While it cooks, we wash the potatoes on an aluminum tray, mix it with oregano and drizzle olive oil on it. It is put in the oven for roasting. We take two large spoons of cream cheese and beat it. To this, we mix pureed asparagus and blend it in. The smell of the makhani lasagna is overpowering and my stomach growls in delight.
"I want my food to embrace the eaters with all the five senses. It should look pretty, people should like the texture when they touch it, it should smell tempting, taste delicious, as they hear the food crunch in their mouth," says Sodhan, who conducts workshops, including baking bread, for 10-12 participants on cooking stations.
When we sit down to eat, the food is like he promised – captivating on all fronts. The lasagna has the spicy Indian tadka of Kashmiri chillies, though sobered by the cream. The potatoes are earthy, rustic and the green asparagus mousse is fresh, salty and leaves us scraping our plates.
Where: The Gourmet Kitchen and Studio, 21 Municipal Industrial Estate, Lower Parel
Paneer Makhani Lasagna
For the puree
> 3 tbsp coriander seeds
> 2 tbsp cumin seeds
> 3 cloves
> 1-inch cinnamon stick
> 1 onion, large
> 1 capsicum, large
> 1 kg tomato puree
> 60 gm cashewnut paste
> 2 tbsp kashmiri chilli paste
> 100 gm fresh cream
> Sugar to taste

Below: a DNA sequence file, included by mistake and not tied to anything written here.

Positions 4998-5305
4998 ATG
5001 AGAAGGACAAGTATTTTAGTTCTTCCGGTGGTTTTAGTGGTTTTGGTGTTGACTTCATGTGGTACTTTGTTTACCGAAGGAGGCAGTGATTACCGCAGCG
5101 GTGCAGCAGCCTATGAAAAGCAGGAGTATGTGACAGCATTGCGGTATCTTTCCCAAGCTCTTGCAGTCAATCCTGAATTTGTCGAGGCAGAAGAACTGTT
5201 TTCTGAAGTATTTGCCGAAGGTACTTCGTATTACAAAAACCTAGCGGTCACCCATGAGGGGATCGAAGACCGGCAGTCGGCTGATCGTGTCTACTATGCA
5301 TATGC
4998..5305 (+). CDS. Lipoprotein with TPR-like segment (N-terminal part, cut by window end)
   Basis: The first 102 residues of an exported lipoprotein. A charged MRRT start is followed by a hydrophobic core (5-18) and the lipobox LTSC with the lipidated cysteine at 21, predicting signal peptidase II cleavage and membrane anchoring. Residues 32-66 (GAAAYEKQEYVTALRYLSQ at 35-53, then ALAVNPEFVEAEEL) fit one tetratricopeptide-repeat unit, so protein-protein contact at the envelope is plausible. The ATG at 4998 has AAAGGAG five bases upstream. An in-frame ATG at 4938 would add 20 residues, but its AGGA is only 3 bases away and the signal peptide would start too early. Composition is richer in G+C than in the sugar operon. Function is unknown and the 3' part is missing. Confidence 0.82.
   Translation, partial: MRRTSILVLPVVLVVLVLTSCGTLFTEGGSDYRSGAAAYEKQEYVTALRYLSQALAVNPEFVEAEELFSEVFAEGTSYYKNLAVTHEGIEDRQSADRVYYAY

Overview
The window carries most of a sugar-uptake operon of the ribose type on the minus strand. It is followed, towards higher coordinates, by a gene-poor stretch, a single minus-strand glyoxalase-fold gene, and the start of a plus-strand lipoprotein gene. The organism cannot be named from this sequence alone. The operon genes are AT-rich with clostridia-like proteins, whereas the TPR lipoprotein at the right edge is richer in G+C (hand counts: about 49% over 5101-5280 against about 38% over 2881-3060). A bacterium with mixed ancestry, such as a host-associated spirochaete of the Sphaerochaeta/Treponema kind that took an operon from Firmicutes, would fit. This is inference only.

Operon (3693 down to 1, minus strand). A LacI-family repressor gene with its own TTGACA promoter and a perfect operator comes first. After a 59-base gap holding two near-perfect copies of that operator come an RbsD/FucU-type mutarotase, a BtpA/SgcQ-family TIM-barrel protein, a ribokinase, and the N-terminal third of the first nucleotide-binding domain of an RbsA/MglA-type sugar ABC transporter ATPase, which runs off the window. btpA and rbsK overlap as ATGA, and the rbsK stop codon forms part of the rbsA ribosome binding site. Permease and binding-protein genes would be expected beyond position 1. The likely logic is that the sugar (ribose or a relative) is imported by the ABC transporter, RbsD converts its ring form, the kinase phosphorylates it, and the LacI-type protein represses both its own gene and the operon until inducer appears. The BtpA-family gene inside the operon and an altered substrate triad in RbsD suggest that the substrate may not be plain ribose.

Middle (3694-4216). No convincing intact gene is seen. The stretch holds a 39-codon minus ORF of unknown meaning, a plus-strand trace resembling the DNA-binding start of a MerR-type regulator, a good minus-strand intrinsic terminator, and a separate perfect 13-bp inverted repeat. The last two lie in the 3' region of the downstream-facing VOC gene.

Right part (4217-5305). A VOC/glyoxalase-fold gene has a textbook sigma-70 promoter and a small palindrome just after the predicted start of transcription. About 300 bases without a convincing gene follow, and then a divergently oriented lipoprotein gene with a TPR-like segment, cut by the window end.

> Salt to taste for the filling
> ½ kg paneer
> Crushed pepper
> Lasagna sheets
> Sauté the spices and grind to a paste
> Boil the onion and capsicum and puree
> Fry the Kashmiri chilli paste and add two tbsp of tomato puree and the dry paste
> Roast till oil is formed on top
> Add the onion-capsicum puree and boil for two minutes
> Add the cream, salt and sugar to taste
> For the filling, smash the paneer and mix pepper and paprika to taste
> Bring water to a boil and add a pinch of salt and few drops of olive oil
> Add the lasagna noodles in boiling water and cook as per instructions on the box
> Remove and dip in cold water
> Brush the bottom of a baking tray with butter and ladle in the makhani sauce
> Slice a lasagna sheet into two and fill the paneer filling and roll the lasagna sheets and place vertically in the tray
> Drizzle more sauce on top. Garnish with grated cheese
> Bake for over 20 minutes at 180°C
> Serve hot with garlic naan or garlic bread